Image Filtering
Overview of Filtering • Convolution • Gaussian filtering • Median filtering
Overview of Filtering • Convolution • Gaussian filtering • Median filtering
Motivation: Noise reduction • Given a camera and a still scene, how can you reduce noise?
Take lots of images and average them! What s the next best thing? Source: S. Seitz
Moving average • Let s replace each pixel with a weighted average of its neighborhood • e weights are called the filter kernel • What are the weights for the average of a 3x3 neighborhood? 1
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box ﬁlter Source: D. Lowe
Defining Convolution • Let f be the image and g be the kernel. e output of convolving f with g is denoted f * g.
( f ∗ g )[m, n] = ∑ f [m − k , n − l ] g[k , l ] k ,l
f • ConvenFon: kernel is ﬂipped • MATLAB: conv2 (also imﬁlter) Source: F. Durand
Key properties • Linearity: filter(f1 + f2 ) = filter(f1) + filter(f2) • Shift invariance: same behavior regardless of pixel location: filter(shift(f)) = shift(filter(f)) • eoretical result: any linear shiftinvariant operator can be represented as a convolution
Properties in more detail • Commutative: a * b = b * a – Conceptually no diﬀerence between filter and signal
• Associative: a * (b * c) = (a * b) * c – Often apply several filters one after another: (((a * b1) * b2) * b3) – is is equivalent to applying one filter: a * (b1 * b2 * b3)
• Distributes over addition: a * (b + c) = (a * b) + (a * c) • Scalars factor out: ka * b = a * kb = k (a * b) • Identity: unit impulse e = […, 0, 0, 1, 0, 0, …], a * e = a
Annoying details • What is the size of the output? • MATLAB: conv2(f, g,shape) – shape = full : output size is sum of sizes of f and g – shape = same : output size is same as f – shape = valid : output size is diﬀerence of sizes of f and g full g
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Annoying details • What about near the edge? – the filter window falls oﬀ the edge of the image – need to extrapolate – methods: • clip filter (black) • wrap around • copy edge • reflect across edge
Source: S. Marschner
Annoying details • What about near the edge? – the filter window falls oﬀ the edge of the image – need to extrapolate – methods (MATLAB): • clip filter (black): imfilter(f, g, 0) • wrap around: imfilter(f, g, circular ) • copy edge: imfilter(f, g, replicate ) • reflect across edge: imfilter(f, g, symmetric )
Source: S. Marschner
Practice with linear filters
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Original
Source: D. Lowe
Practice with linear filters
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Filtered
(no change)
Source: D. Lowe
Practice with linear filters
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Original
Source: D. Lowe
Practice with linear filters
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Shifted left
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Source: D. Lowe
Practice with linear filters
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Original
Source: D. Lowe
Practice with linear filters
Original
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Blur (with a
box filter)
Source: D. Lowe
Practice with linear filters
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(Note that filter sums to 1)
Original
Source: D. Lowe
Practice with linear filters
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Sharpening ﬁlter ‐ Accentuates diﬀerences with local average
Source: D. Lowe
Sharpening
before
after
Slide credit: Bill Freeman
Spatial resolution and color R
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B original Slide credit: Bill Freeman
Blurring the G component R
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B original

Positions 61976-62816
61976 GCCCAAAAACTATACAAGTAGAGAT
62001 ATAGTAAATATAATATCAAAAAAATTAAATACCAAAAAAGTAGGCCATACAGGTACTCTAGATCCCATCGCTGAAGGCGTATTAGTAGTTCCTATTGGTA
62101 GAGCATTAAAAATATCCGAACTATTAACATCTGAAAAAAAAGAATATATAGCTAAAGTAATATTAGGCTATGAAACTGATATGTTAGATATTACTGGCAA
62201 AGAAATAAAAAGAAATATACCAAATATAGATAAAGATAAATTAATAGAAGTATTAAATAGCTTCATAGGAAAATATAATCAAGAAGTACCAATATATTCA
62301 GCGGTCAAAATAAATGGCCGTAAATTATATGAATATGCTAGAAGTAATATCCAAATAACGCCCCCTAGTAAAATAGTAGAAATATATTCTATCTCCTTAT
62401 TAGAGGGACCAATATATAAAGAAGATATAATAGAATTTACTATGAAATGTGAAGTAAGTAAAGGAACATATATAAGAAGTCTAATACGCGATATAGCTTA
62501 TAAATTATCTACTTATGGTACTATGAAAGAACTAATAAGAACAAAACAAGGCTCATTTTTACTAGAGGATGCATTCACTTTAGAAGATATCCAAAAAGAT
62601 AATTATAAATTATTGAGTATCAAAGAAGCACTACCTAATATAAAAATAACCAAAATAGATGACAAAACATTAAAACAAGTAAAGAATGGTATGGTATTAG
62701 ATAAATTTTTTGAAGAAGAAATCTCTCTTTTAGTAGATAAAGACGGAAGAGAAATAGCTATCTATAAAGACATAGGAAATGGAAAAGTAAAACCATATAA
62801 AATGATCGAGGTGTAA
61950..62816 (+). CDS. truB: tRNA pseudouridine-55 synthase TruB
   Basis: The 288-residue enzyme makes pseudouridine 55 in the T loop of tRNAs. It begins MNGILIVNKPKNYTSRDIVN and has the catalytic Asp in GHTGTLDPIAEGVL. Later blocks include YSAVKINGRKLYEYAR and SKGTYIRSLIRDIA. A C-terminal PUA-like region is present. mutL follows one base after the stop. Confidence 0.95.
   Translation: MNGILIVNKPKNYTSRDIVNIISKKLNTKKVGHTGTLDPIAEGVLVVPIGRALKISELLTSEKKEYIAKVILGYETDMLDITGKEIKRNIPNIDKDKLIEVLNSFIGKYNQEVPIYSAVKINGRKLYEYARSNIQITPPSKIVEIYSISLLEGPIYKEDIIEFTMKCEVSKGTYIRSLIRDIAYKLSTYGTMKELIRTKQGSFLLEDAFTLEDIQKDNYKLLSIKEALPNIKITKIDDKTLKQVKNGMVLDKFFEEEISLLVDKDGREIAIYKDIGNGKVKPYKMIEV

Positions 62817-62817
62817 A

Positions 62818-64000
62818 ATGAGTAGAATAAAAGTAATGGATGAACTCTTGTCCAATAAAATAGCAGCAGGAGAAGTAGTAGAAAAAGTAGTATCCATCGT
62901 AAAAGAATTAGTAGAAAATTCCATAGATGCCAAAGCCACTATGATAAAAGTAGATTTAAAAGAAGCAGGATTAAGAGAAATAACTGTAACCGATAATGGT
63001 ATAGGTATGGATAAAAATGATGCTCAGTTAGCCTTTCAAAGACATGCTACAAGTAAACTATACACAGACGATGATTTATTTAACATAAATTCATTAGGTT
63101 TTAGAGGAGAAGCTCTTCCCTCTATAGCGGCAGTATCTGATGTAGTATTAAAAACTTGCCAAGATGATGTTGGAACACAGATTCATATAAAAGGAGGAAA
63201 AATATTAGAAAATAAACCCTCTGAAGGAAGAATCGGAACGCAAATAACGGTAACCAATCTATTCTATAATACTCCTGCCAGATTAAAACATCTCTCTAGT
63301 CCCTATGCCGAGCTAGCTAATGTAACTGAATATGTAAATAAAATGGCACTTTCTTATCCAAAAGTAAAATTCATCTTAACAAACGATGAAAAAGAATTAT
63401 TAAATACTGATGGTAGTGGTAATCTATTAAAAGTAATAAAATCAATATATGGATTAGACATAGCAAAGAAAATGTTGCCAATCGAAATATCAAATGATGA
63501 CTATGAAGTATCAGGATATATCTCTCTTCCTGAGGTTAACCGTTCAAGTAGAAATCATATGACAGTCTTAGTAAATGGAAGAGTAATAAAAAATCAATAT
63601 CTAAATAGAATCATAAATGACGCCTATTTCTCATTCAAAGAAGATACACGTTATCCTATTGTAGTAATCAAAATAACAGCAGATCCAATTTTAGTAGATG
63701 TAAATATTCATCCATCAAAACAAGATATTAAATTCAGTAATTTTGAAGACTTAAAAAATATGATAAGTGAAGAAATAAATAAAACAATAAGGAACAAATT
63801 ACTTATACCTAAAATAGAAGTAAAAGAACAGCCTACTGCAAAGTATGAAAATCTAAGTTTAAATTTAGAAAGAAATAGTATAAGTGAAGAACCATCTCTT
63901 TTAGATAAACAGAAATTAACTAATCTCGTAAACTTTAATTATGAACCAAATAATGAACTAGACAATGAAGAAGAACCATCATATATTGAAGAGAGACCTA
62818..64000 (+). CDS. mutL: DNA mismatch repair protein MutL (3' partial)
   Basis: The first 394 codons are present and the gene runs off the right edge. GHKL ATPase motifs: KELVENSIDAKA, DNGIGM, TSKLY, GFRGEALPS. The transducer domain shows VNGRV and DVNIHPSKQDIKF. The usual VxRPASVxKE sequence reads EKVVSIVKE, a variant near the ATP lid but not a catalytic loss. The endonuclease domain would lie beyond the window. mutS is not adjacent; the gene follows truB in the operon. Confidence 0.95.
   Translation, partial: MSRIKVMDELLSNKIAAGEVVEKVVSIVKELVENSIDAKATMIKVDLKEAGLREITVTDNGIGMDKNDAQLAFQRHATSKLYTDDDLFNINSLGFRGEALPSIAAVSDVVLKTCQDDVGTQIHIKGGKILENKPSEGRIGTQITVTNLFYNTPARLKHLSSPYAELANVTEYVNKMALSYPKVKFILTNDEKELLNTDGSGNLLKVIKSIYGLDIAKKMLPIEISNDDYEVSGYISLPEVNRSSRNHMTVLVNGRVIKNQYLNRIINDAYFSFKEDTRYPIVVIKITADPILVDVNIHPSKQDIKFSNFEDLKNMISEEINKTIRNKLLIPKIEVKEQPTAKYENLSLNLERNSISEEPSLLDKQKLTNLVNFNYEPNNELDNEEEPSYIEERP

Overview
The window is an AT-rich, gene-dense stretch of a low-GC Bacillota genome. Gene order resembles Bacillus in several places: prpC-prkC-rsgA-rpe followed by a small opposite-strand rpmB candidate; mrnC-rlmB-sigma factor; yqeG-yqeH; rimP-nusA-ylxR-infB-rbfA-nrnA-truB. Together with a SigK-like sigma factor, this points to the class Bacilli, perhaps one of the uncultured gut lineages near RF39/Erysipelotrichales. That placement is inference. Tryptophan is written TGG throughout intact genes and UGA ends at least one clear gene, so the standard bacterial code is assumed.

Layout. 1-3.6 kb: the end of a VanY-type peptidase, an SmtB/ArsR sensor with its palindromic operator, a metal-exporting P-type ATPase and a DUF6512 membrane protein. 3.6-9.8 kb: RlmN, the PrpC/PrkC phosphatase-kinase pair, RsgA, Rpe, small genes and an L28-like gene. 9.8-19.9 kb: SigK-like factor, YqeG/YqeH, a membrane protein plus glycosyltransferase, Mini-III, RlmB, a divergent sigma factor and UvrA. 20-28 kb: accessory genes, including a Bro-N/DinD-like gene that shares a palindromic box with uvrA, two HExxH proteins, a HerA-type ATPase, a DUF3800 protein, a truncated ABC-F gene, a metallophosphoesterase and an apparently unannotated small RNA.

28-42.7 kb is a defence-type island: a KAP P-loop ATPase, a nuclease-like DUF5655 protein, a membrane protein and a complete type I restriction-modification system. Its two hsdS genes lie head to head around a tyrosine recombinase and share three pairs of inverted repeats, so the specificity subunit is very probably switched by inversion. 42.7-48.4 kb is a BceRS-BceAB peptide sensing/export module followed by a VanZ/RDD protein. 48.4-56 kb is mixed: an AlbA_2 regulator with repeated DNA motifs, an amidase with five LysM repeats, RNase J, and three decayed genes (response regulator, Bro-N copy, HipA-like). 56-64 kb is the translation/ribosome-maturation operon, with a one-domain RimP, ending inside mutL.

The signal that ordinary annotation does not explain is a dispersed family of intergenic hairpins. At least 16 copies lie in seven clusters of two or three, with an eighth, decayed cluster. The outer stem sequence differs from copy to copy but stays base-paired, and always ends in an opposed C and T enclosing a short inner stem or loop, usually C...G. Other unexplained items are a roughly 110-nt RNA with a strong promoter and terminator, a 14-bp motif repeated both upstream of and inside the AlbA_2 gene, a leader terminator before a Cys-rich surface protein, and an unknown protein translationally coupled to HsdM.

processed Slide credit: Bill Freeman
Blurring the R component R
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original
processed
B
Slide credit: Bill Freeman
Blurring the B component R
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original
processed
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Slide credit: Bill Freeman
From W. E. Glenn, in Digital Images and Human Vision, MIT Press, edited by Watson, 1993
Slide credit: Bill Freeman
Lab color components L
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b
A rotation of the color coordinates into directions that are more perceptually meaningful: L: luminance, a: redgreen, b: blueyellow
Slide credit: Bill Freeman
Blurring the L Lab component L
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processed
Slide credit: Bill Freeman
Blurring the a Lab component L
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b original
processed Slide credit: Bill Freeman
Blurring the b Lab component L
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processed
Slide credit: Bill Freeman
Overview of Filtering • Convolution • Gaussian filtering • Median filtering
Smoothing with box filter revisited • Smoothing with an average actually doesn t compare at all well with a defocused lens • Most obvious difference is that a single point of light viewed in a defocused lens looks like a fuzzy blob; but the averaging process would give a little square
Source: D. Forsyth
Smoothing with box filter revisited • Smoothing with an average actually doesn t compare at all well with a defocused lens • Most obvious difference is that a single point of light viewed in a defocused lens looks like a fuzzy blob; but the averaging process would give a little square • Better idea: to eliminate edge effects, weight contribution of neighborhood pixels according to their closeness to the center, like so:
fuzzy blob
Source: D. Forsyth
Gaussian Kernel
0.003 0.013 0.022 0.013 0.003
0.013 0.059 0.097 0.059 0.013
0.022 0.097 0.159 0.097 0.022
0.013 0.059 0.097 0.059 0.013
0.003 0.013 0.022 0.013 0.003
5 x 5, σ = 1
• Constant factor at front makes volume sum to 1 (can be ignored, as we should renormalize weights to sum to 1 in any case) Source: C. Rasmussen
Choosing kernel width • Gaussian filters have infinite support, but discrete filters use finite kernels
Source: K. Grauman
Choosing kernel width • Rule of thumb: set filter halfwidth to about 3σ
Example: Smoothing with a Gaussian
Mean vs. Gaussian filtering
Gaussian filters • Remove highfrequency components from the image (lowpass filter) • Convolution with self is another Gaussian • So can smooth with smallwidth kernel, repeat, and get same result as largerwidth kernel would have • Convolving two times with Gaussian kernel of width σ is same as convolving once with kernel of width σ√2
• Separable kernel • Factors into product of two 1D Gaussians
Source: K. Grauman
Separability of the Gaussian filter
Source: D. Lowe
Separability example 2D convolution (center location only)
The filter factors into a product of 1D filters:
Perform convolution along rows:
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Followed by convolution along the remaining column: